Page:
Tan: The Chablis was the best Costco wine I had last year. This year, it’s neck and neck with another red for best in class. Last December, this Chablis and the Champagne ($19.99) were the only Costco-label wines we both gave a “highly recommended” grade that were still available after the holidays. I surmise it’s because of the $19.99 price, which is on the high end for Costco wine. Bargain hunters seek Kirkland wines under $7. But even at 20 bucks, this is a better value than those wines under 10 bucks. Like last year, I blind-tasted this bottle with other Chablis in the $50 range again, and this was just as good as the bottles in the higher price range. Like Owen said, that lingering finish is just outstanding. Verdict: Highly recommended.

2019 Kirkland Signature “California” Chardonnay

14.5 percent alcohol; $7.99 for 1.5-liter bottle

Owen: It is unclear where this wine came from. The label simply states that this was “cellared and bottled by Dc Flynt MW Selections in Modesto, California.” The wine is quite cloying even if it finishes long, with overripe pear and a saccharin note. I wouldn’t recommend this to my worst enemy. Drink 2020-2023. Verdict: Not recommended.

Tan: This plonk is a dead ringer for a California Wine Cooler. Remember those? Even all the syrupy sweetness couldn’t mask this boozy monstrosity. The bottle said it’s 14.5 percent alcohol. It tastes much hotter than that. I can feel the heat dripping down my throat. Verdict: Not recommended.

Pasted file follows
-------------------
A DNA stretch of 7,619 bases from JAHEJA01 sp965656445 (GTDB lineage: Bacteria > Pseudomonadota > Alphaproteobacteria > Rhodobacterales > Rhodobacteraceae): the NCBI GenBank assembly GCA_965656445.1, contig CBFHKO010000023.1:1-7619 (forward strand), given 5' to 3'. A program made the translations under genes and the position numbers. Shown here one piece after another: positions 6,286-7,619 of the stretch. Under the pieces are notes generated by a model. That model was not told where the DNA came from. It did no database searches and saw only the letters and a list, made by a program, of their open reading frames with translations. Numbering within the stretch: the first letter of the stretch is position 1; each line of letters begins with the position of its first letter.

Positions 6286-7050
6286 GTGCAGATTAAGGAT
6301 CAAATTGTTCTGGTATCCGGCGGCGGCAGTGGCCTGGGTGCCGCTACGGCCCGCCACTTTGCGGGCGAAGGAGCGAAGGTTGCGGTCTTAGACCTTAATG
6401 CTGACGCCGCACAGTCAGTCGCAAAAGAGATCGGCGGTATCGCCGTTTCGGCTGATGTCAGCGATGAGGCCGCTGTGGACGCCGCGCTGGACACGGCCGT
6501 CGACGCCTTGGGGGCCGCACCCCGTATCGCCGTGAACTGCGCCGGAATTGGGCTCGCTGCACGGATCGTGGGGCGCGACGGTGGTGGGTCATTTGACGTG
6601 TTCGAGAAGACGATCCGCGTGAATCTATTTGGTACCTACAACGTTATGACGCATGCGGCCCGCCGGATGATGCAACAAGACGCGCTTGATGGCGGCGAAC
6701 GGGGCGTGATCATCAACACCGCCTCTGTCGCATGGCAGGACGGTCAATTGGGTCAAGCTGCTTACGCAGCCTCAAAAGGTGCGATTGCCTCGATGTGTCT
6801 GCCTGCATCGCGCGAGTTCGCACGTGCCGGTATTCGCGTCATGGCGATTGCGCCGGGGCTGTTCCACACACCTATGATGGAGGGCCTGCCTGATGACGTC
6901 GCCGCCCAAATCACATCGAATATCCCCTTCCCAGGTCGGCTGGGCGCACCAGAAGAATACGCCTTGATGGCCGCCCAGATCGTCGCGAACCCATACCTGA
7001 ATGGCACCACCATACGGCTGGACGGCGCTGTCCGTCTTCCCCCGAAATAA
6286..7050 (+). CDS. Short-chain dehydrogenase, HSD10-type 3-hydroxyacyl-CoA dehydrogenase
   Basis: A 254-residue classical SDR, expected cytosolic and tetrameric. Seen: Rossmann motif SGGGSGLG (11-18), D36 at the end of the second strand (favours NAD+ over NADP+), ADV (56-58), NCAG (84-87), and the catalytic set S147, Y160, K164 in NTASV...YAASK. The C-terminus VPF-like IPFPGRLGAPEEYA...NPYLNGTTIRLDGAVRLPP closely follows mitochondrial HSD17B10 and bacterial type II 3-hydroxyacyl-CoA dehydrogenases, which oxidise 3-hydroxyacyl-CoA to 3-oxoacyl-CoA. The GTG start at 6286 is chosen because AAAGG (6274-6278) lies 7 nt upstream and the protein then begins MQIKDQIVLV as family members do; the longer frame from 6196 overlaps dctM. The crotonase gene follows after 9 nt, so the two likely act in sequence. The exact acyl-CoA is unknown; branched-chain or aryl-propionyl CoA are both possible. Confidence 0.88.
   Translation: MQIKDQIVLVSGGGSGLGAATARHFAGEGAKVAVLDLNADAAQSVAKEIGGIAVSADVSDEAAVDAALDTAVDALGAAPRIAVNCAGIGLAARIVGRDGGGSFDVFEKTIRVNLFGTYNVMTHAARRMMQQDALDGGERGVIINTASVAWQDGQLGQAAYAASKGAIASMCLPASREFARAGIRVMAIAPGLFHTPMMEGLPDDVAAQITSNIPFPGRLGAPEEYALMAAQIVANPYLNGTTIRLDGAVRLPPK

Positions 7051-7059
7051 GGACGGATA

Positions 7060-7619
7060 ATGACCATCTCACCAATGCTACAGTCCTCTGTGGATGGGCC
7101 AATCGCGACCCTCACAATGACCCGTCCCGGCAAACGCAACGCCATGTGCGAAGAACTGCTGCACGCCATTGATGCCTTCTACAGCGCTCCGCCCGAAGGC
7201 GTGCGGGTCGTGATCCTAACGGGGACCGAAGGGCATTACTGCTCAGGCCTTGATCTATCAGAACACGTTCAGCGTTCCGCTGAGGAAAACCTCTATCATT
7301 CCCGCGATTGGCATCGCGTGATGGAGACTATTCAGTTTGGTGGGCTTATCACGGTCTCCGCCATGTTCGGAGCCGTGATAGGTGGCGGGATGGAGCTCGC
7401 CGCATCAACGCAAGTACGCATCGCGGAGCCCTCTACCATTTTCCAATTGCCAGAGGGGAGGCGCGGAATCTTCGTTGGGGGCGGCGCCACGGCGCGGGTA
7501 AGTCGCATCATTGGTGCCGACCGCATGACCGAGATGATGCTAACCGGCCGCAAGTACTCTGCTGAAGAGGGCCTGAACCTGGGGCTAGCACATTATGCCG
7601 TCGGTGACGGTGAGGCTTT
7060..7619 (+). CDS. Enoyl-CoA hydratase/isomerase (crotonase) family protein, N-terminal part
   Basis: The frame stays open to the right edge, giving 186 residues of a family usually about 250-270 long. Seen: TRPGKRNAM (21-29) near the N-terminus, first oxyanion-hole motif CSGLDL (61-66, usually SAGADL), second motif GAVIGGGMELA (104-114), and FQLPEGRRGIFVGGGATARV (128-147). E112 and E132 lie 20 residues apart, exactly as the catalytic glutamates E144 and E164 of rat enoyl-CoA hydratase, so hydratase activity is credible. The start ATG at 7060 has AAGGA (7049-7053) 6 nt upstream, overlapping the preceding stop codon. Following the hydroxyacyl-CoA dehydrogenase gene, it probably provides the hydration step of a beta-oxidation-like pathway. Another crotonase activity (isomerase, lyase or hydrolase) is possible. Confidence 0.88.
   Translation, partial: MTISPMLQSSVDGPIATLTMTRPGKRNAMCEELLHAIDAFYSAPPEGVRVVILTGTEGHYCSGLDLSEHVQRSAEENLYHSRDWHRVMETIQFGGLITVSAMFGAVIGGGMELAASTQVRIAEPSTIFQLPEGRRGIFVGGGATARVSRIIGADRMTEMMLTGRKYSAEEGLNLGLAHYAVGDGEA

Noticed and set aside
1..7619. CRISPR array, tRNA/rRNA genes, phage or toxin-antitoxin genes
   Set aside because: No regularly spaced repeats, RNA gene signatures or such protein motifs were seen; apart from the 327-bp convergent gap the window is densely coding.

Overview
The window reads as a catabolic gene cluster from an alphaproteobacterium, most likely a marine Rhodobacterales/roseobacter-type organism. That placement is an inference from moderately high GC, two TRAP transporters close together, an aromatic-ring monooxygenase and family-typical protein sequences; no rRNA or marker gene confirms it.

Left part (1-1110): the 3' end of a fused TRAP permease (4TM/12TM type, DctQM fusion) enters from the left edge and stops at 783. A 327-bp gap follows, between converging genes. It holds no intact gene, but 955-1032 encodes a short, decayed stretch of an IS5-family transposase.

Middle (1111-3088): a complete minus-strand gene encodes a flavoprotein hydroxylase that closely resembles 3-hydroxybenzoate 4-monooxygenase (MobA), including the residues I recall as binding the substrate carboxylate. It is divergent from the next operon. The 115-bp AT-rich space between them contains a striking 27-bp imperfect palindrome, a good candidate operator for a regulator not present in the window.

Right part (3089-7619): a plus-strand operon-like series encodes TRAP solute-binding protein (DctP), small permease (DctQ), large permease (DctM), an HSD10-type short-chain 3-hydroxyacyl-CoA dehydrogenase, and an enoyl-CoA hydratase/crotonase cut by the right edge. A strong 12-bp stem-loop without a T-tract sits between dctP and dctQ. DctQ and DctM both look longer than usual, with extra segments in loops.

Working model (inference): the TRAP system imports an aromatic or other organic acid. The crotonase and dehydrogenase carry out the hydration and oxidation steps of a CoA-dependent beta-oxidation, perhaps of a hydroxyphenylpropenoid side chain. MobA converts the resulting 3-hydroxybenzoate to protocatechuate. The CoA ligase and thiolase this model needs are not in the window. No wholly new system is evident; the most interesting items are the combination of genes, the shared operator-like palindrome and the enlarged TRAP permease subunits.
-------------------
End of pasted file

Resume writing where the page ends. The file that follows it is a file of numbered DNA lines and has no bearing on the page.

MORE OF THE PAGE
2019 Kirkland Signature Sonoma County Chardonnay

13.5 percent alcohol; $7.99

Owen: It is impossible to ascertain where this wine is made, only a small mention of Geyserville, California, on the label. Vanilla bean with ripe pear and baked apple tones fill the nose. The palate is fresh with good balance and a soft mouthfeel. Layers of banana and vanilla cream are woven together with minerals and ripe peach on the palate. Drink 2020-2025. Verdict: Highly recommended.

Tan: I didn’t like this as much as you did — some apples and pears on the palate, and some vanilla from the oak aging. But it didn’t blow me away. A passable table wine. Verdict: Recommended.

2019 Kirkland Signature Russian River Valley Pinot Noir

14.5 percent alcohol; $12.89

Owen: The palate is quite sweet and overripe, with red fruits and cola tones. This does not deliver much for the price compared to the other wines. Drink 2020-2023. Verdict: Not recommended.

Tan: It’s not as bad as last year’s, but it doesn’t move the needle enough for a “recommended” buy. It tastes like a flat cherry cola. Man, I love Russian River pinots as much as I love those from Ribbon Ridge. I encouraged first-timers to seek out Russian River wines, just not this one. Verdict: Not recommended.

2019 Kirkland Signature Cotes du Rhone Villages

14.5 percent alcohol; $6.99